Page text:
Words by Samaya Borom
Performing at the Melbourne Town Hall as part of the Melbourne International Comedy Festival, Shappi Khorsandi’s quick wit and keen observations make her show one not to be missed.
Originally from Iran, Khorsandi moved to England after the Islamic Revolution due to the persecution directed toward her poet father. Khorsandi is an observational comedian, and the experience of growing up a Persian in England fuels many of the stories in her set. Some hilarious anecdotes include her father being mistaken for a Pakistani taxi driver or terrorist, religious assumptions concerning her newborn daughter, and condescending encounters with bigwigs whose stereotyped view of Khorsandi drew audible gasps and laughs from the audience.
Shappi’s approach was light hearted and always engaging. She included the audience in her set by asking them questions about their lives, then invariably segued into a personal anecdote that clearly resonated around the room. The subject matter was varied and entertaining, illustrating how adept Khorsandi is at moving effortlessly from talking about relationship issues to the problem of children being bullied in the playground.
Shappi Khorsandi’s show is a delightful hour or so, which feels like having a friend over for a chat. She’s personable, likeable and her stories are entertaining.
Shappi Khorsandi is on at the Melbourne International Comedy Festival at the Melbourne Town Hall from 27 March to 13 April.
Words by Samaya Borom
Playing at the Princess Theatre as part of the Melbourne International Comedy Festival, Brian Henson’s Alternative Puppet Up! Uncensored is unlike any live puppet show you’re ever likely to go and see.
Featuring an assorted cast of puppets, it’s an entirely improvised performance that takes its cues from audience participation – no matter how lewd or controversial that may be. The audience is prompted by an equally entertaining compere who picks out the best (or worst) suggestions for the puppet troupe to act out. A language warning is definitely necessary, which is why the show is marketed at the 18-plus market, though all audience members I could see where laughing uproariously.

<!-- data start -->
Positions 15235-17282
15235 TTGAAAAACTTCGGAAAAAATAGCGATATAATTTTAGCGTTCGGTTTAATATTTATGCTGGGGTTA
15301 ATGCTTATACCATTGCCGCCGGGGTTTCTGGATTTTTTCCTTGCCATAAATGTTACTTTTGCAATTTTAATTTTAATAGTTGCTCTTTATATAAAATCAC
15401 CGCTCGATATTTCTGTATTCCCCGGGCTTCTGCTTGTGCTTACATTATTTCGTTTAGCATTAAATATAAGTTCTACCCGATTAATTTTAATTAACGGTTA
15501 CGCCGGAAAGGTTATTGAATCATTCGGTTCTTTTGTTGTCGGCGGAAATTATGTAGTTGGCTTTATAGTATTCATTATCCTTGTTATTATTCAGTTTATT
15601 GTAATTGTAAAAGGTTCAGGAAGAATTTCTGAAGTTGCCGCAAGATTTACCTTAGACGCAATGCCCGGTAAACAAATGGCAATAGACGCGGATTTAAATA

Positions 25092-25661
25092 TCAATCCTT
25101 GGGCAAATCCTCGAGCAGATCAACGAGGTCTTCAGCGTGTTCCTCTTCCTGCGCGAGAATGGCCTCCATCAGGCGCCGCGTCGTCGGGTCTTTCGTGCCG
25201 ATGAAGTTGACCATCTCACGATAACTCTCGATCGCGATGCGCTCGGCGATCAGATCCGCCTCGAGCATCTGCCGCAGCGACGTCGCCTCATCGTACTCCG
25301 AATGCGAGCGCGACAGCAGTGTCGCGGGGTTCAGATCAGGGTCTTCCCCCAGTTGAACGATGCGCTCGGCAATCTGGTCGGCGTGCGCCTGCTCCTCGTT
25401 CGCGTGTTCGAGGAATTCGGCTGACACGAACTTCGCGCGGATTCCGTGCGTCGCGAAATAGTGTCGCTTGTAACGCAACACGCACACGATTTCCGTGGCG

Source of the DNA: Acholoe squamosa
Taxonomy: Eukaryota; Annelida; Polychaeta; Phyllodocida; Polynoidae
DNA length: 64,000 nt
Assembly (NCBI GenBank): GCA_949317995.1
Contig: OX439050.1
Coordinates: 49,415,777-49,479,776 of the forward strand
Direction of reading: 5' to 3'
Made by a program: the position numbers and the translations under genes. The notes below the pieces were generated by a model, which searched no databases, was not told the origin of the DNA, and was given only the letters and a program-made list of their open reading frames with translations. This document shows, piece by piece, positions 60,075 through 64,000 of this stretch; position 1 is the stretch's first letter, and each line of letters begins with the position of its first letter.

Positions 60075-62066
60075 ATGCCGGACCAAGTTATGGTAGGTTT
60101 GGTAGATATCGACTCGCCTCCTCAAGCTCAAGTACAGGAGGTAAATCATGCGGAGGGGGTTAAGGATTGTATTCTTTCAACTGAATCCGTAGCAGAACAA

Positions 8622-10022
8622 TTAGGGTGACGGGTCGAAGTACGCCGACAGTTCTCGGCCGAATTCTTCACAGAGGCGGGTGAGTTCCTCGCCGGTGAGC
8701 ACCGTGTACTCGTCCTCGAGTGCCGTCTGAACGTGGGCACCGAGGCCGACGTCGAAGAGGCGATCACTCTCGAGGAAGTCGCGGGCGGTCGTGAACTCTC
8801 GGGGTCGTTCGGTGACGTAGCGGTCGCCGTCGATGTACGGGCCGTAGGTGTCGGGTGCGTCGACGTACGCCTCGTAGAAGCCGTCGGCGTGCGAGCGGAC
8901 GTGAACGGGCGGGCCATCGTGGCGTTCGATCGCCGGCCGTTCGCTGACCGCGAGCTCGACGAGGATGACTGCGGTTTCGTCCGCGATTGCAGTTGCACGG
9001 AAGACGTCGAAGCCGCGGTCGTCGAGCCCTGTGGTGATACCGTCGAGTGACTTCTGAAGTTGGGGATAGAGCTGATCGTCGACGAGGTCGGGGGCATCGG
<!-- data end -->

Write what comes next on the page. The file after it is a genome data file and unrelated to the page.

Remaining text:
Saturday night’s performance featured a re-creation of a first date at Young and Jacksons (30 years ago), a community announcement of the problems that are associated with masturbating other people, and an imagined episode of ‘Toorak Wankers” featuring a spa bath and a child with Tourette Syndrome. Because the act is improvised no two shows are the same, which makes for a great excuse to go more than once.
Brian Henson’s Alternative Puppet Up! Uncensored certainly lives up to its name and that’s what makes it stand out from the crowd. The fact it is driven from audience participation makes it a great night out and one that’s sure to be memorable (if not controversial!).
Brian Henson’s Alternative Puppet Up! Uncensored is on at the Melbourne International Comedy Festival at Princess Theatre from 27 March to 20 April.